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The negative Tech effects on the busy body; How posture can save us all.

Our technology gets smaller, faster, and increasingly more essential every day. The tech that was once only used in the workplace is now in every aspect of our lives. From the first thing we do in the morning to the last thing we look at before we close our eyes.

Technology enables us to accomplish tasks and stay up to date on current events in a fraction of the time it took 10 years ago. Our technology helps us feel closer to loved ones who may not live in the same time zone. And, our little social devices provide entertainment wherever our busy lives may take us.

So, how could something so beneficial be a negative? I would like to challenge you to not think about WHAT we are interacting with, but instead look at HOW as the negative tech effects. And, what if you had the ability to keep away the negatives of technology before they began? (And I am not asking you to unplug or even use your tech less.) Would you make the effort to protect before the negatives creep in?

The negatives that I am speaking about:

  • We lean on technology, but there is really nothing there to hold us up. We make our posture smaller to physically get closer to what we are looking at. Leaning forward and shrinking our shoulder may help us see whats on the screen better, but it is having horrible effects on our bodies. Technology will never be there to hold you up, so it is time to start looking at your body before you look at the screen.

 

“More than 80 percent of Americans will experience an episode of low back pain at some time in their lives..”, states a University of North Carolina at Chapel Hill study.

 

 

  • Technology doesn’t make us tired, sitting does. Yes, posture is king and can give you the stamina to sit for longer than before. But, that doesn’t mean you SHOULD. In fact, for every hour you spend sitting you should spend 10 minutes standing. Our bodies were not designed to sit for long periods of time. And yes, there is such a thing as screen fatigue, but when you are in the curled position that sitting puts you in, and- without a doubt- your breathing begins to slow, your body will begin to enter into sleep mode. And that will make you lethargic, tired, and unproductive.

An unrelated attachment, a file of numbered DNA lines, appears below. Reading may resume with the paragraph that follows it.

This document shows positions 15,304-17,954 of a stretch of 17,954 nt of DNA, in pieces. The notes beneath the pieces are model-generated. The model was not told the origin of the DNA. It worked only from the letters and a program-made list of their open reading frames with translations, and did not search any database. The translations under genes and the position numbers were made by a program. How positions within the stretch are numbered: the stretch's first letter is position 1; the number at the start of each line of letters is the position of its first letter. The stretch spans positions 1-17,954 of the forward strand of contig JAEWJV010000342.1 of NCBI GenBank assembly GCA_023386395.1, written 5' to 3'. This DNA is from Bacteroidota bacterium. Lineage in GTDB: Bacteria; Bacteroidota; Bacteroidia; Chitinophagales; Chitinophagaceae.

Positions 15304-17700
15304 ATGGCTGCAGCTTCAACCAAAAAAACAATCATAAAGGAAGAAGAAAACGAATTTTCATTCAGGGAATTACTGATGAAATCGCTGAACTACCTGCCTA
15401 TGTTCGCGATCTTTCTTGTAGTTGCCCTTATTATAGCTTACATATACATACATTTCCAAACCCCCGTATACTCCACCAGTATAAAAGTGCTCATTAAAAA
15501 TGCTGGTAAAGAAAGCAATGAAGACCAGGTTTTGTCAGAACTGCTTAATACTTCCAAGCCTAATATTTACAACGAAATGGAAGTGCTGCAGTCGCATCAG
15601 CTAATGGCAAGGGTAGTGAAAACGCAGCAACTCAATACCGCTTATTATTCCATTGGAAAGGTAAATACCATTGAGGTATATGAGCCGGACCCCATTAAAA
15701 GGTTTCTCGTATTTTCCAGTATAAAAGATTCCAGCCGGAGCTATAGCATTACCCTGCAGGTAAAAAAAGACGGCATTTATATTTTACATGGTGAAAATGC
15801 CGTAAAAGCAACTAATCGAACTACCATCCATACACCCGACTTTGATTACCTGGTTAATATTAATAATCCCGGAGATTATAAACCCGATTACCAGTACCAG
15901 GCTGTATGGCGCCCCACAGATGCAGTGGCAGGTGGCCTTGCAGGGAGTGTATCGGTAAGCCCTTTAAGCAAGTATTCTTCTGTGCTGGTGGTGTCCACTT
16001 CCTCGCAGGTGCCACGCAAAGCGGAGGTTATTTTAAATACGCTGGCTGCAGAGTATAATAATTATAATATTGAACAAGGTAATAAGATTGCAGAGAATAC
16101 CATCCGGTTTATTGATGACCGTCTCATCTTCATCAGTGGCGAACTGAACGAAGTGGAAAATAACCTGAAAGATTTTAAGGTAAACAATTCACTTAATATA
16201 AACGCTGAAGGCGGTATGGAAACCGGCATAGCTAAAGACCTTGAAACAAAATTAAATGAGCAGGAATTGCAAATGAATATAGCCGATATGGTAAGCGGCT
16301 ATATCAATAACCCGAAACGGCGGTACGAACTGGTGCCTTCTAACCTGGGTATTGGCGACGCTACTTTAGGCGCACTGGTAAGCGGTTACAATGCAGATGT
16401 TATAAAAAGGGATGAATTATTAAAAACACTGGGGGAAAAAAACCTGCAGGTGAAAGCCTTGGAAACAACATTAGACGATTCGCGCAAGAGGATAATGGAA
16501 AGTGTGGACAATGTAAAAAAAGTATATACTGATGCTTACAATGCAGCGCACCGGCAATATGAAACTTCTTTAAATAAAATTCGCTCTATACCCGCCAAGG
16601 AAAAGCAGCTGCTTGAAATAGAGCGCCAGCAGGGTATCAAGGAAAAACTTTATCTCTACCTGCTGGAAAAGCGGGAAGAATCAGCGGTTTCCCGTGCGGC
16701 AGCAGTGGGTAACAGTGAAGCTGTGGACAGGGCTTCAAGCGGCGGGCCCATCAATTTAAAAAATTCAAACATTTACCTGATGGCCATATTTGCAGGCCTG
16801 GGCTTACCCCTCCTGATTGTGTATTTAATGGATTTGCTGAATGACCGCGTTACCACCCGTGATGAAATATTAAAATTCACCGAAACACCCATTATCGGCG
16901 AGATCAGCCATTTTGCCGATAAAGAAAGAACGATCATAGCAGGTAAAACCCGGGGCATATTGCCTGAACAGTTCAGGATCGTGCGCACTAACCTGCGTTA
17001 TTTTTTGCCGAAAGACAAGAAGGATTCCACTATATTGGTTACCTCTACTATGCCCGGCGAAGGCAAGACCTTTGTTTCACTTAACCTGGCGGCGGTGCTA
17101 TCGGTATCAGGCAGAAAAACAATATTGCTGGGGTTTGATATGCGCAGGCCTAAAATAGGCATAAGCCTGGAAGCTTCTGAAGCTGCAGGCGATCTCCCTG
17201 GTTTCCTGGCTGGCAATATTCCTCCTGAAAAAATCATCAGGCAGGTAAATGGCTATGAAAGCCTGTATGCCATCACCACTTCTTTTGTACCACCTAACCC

• Technology has gotten smaller, but not lighter. As these useful things get smaller we have found ways to add news gadgets. For example: our phones have gotten small enough to fit in our pockets, but also too small to read for long periods of time. So, we add a device specifically for reading on, like a Kindle or Nook. And we have effectively just added another 2-5Lbs to our person. Now HOW we carry the bag our technology is in becomes important.

 

Also try Jōbu-Tip #438: Put these little heavy things closest to your body in the bag you are carrying, and when you are waiting for a bus or talking to a friend or just standing still, save your spine by just putting the bag down.

 

So, why is body pain increasing at the speed of technology?

Let’s not play the blame game and let’s stop focusing on negative tech effects.

Instead, let us fix our posture.

 

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